Nāmakanui (pronounced “Naaah-mah-kah-noo-ee”), our newest addition to the JCMT instrumentation suite, arrived in Hilo last week and is now out of the box and being tested in Hilo by staff. The Hawaiian name “Nāmakanui” means “Big-Eyes” and it refers to a type of fish found in and around the islands.
When it is fully commissioned, Nāmakanui will be able to look at the sky using one of three receivers. Each receiver carries the name of a different type of Nāmakanui fish: `Ala`ihi (pronounced “ah-la-ee-hee”; 86 GHz), `U`u (pronounced “oo-oo”; 230 GHz), and `Āweoweo (pronounced “aaah-vay-oh-vay-oh”; 345 GHz). `U`u is the first receiver that will be commissioned.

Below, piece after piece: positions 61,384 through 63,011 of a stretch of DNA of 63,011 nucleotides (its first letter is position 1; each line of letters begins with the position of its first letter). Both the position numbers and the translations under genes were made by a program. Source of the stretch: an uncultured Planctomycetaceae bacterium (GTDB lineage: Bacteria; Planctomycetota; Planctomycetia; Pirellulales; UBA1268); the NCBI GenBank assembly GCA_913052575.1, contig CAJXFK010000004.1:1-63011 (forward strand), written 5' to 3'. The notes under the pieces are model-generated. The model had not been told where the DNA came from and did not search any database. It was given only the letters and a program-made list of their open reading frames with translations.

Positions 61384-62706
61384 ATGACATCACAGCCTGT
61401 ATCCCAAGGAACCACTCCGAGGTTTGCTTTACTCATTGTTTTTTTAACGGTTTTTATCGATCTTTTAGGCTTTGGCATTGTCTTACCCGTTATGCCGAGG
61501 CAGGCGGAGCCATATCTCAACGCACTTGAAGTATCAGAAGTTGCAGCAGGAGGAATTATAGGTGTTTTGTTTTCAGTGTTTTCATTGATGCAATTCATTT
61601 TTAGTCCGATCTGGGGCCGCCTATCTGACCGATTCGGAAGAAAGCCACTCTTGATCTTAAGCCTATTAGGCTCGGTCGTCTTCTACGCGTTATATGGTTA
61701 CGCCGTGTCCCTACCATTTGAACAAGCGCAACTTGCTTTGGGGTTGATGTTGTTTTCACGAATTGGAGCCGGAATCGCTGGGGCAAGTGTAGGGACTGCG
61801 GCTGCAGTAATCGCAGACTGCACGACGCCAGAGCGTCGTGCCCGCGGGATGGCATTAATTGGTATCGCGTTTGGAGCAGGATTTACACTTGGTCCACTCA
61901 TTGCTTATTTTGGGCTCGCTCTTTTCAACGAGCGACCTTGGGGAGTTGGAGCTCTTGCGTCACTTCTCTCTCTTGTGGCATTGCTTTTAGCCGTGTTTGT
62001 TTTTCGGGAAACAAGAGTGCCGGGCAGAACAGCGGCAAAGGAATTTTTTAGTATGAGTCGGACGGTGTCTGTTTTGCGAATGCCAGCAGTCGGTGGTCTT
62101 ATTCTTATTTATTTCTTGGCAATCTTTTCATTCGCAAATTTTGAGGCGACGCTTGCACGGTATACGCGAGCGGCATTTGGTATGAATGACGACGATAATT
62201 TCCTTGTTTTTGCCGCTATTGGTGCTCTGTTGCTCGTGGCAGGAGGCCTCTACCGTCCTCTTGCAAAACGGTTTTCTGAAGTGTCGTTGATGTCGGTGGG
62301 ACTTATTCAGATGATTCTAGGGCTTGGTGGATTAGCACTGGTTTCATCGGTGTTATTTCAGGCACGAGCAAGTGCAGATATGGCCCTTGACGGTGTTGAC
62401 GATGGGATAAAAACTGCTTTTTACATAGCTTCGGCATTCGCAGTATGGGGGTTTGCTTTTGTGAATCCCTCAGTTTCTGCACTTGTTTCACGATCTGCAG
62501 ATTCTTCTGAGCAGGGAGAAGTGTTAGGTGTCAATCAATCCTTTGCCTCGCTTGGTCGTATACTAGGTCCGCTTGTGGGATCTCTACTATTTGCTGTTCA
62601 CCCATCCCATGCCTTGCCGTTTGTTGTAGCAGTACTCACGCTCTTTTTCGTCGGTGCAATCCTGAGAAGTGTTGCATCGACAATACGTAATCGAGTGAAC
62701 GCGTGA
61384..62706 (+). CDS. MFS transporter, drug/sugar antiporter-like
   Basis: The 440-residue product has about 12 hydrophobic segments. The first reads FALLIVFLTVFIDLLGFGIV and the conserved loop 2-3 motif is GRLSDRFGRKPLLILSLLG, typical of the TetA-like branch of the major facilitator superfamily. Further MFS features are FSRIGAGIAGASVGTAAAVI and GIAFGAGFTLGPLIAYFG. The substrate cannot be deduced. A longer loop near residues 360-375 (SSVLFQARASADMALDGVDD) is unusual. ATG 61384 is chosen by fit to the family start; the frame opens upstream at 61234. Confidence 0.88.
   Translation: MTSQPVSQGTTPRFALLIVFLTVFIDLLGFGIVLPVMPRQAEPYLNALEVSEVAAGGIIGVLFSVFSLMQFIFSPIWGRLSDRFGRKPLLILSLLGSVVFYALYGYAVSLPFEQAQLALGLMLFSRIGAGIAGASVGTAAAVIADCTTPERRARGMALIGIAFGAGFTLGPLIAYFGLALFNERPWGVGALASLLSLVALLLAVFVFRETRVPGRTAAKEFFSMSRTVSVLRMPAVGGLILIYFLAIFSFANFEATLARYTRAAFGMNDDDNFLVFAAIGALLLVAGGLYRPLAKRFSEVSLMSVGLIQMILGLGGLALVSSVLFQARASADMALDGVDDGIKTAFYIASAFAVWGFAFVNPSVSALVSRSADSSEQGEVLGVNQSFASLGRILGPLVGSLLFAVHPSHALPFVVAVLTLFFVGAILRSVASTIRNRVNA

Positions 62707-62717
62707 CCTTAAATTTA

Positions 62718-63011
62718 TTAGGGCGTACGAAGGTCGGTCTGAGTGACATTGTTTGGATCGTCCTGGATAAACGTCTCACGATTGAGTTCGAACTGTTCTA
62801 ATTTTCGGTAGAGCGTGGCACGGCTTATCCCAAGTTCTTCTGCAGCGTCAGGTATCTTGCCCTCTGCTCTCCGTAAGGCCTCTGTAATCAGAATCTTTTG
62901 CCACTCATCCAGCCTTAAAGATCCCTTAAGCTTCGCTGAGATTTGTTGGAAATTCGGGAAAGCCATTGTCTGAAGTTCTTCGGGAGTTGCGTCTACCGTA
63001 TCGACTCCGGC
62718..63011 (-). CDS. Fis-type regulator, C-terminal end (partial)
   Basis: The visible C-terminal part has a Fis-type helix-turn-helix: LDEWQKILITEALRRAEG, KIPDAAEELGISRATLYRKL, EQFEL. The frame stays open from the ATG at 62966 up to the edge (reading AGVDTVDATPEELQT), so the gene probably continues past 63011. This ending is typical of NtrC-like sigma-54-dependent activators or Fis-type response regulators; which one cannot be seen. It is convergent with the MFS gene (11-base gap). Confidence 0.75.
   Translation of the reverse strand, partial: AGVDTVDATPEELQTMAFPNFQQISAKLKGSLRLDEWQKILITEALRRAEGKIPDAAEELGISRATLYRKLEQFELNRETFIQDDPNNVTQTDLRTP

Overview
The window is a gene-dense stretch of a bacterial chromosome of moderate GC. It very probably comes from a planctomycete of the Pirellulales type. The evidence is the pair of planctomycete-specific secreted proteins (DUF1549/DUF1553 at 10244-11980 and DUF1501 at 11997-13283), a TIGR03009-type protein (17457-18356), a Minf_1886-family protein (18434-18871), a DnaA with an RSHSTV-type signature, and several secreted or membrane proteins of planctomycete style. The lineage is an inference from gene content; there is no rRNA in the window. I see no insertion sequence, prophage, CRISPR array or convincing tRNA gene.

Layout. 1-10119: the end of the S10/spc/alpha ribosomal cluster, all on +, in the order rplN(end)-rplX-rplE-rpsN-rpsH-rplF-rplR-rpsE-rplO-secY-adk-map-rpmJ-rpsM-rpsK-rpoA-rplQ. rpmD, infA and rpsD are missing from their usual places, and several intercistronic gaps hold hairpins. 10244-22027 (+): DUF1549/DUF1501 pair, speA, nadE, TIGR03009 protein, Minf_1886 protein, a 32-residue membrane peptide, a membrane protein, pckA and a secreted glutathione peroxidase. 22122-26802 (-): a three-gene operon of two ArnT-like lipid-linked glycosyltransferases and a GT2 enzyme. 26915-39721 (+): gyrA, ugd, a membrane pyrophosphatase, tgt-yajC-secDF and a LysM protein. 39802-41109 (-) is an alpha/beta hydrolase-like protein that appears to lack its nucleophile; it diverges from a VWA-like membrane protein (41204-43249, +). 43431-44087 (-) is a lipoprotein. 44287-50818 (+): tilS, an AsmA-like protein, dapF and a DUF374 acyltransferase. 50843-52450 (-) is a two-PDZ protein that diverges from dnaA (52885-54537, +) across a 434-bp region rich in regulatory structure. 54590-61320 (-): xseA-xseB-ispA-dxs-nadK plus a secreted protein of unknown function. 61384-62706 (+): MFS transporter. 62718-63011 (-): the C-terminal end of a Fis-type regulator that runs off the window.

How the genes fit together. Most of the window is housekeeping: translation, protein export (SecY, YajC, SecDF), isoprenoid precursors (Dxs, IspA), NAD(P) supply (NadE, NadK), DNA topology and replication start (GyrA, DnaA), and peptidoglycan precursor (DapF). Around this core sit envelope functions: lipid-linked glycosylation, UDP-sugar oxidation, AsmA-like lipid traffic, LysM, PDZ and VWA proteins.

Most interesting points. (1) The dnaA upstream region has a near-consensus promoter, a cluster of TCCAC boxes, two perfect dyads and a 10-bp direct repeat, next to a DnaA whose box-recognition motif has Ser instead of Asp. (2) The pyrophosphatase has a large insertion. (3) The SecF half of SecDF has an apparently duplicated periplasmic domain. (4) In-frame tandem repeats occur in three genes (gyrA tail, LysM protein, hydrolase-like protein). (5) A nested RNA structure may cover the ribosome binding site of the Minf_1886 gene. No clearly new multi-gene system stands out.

This instrument will be critical for helping take the next Pōwehi image (the Hawaiian name for the Black Hole image at the centre of M87), hooking into the Event Horizon Telescope network. Additionally, it will be capable of delivering a wide range of fantastic science from studying the earliest stages of star formation and the late stages of stellar mass loss to investigating the gas dynamics of galaxies. It takes 12 hours to cool down Nāmakanui to its operational temperature (4K) and so far the testing is going very well!
This instrument was built by a team at ASIAA (Taiwan) and is on loan the to the JCMT as a spare for the Greenland Telescope. We are very grateful for the opportunity to collect exciting data with this next-generation instrument!
To learn more about this instrument click here: https://buff.ly/2Zkv1lW